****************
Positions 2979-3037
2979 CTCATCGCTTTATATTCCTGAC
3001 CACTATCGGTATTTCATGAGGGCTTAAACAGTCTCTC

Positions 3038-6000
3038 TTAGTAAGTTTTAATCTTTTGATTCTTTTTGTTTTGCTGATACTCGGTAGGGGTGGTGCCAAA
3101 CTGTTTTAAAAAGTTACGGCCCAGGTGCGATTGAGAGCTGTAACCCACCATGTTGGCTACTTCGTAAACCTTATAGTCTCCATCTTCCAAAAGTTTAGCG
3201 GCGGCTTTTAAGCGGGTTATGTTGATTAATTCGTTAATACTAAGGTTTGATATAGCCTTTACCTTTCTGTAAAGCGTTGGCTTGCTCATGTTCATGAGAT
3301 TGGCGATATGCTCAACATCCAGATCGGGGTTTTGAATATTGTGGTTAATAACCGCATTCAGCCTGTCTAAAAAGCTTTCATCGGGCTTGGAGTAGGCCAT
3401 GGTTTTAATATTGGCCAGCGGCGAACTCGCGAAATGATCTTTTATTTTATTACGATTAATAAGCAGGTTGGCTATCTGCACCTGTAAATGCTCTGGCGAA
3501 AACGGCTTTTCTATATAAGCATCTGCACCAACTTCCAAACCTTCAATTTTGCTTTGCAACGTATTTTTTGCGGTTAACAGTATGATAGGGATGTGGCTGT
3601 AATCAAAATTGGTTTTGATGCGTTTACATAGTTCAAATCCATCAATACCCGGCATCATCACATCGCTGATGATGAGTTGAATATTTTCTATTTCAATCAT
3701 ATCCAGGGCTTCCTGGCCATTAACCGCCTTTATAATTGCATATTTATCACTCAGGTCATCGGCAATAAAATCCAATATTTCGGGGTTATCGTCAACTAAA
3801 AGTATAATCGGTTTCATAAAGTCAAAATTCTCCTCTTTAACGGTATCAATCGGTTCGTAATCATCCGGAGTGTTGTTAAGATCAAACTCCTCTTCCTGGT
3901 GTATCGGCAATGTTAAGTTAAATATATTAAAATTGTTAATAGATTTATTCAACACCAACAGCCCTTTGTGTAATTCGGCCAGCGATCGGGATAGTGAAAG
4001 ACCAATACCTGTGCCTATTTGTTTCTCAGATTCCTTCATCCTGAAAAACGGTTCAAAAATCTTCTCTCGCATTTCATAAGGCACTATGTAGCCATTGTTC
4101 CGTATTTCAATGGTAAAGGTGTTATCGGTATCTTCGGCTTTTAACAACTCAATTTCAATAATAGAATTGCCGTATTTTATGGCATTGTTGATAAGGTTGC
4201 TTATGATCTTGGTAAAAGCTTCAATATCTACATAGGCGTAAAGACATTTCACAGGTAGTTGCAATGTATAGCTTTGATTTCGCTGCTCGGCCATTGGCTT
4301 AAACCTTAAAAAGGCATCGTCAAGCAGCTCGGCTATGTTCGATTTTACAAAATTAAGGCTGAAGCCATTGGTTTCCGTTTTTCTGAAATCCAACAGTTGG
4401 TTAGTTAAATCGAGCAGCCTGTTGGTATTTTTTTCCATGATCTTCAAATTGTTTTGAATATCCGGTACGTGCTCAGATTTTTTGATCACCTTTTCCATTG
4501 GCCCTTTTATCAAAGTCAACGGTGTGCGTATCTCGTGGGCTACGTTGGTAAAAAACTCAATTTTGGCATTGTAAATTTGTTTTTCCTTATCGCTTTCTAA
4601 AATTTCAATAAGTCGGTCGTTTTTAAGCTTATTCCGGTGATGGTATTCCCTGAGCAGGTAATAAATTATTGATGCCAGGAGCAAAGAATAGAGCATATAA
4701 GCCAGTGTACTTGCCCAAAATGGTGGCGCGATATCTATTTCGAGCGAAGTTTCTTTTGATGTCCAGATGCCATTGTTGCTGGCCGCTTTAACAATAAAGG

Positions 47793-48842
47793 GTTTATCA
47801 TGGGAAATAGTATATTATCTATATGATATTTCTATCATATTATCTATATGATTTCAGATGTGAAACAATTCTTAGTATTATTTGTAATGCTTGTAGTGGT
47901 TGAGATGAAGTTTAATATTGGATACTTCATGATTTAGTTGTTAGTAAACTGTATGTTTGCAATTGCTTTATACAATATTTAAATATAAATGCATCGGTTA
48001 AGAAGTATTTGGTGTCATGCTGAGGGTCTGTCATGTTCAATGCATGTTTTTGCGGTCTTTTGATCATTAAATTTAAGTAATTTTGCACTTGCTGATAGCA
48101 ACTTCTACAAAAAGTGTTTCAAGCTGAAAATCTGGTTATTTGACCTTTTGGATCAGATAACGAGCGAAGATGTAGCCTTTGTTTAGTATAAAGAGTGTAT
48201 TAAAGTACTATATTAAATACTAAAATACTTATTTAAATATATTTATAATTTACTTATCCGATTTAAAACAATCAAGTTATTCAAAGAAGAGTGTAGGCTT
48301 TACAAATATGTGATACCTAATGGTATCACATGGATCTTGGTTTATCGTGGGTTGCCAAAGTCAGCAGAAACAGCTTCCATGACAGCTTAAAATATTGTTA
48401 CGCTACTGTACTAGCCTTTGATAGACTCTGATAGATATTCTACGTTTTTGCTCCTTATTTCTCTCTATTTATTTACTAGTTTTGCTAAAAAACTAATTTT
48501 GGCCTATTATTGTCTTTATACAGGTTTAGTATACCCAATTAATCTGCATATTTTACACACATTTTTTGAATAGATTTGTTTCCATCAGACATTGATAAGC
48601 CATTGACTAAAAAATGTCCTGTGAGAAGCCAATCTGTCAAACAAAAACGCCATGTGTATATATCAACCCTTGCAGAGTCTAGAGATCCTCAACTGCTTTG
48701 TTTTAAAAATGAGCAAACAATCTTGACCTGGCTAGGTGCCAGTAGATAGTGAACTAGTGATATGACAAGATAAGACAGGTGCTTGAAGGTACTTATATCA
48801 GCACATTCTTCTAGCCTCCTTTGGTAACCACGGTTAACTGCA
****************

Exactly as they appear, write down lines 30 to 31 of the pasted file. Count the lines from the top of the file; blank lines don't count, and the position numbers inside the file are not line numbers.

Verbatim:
48301 TACAAATATGTGATACCTAATGGTATCACATGGATCTTGGTTTATCGTGGGTTGCCAAAGTCAGCAGAAACAGCTTCCATGACAGCTTAAAATATTGTTA
48401 CGCTACTGTACTAGCCTTTGATAGACTCTGATAGATATTCTACGTTTTTGCTCCTTATTTCTCTCTATTTATTTACTAGTTTTGCTAAAAAACTAATTTT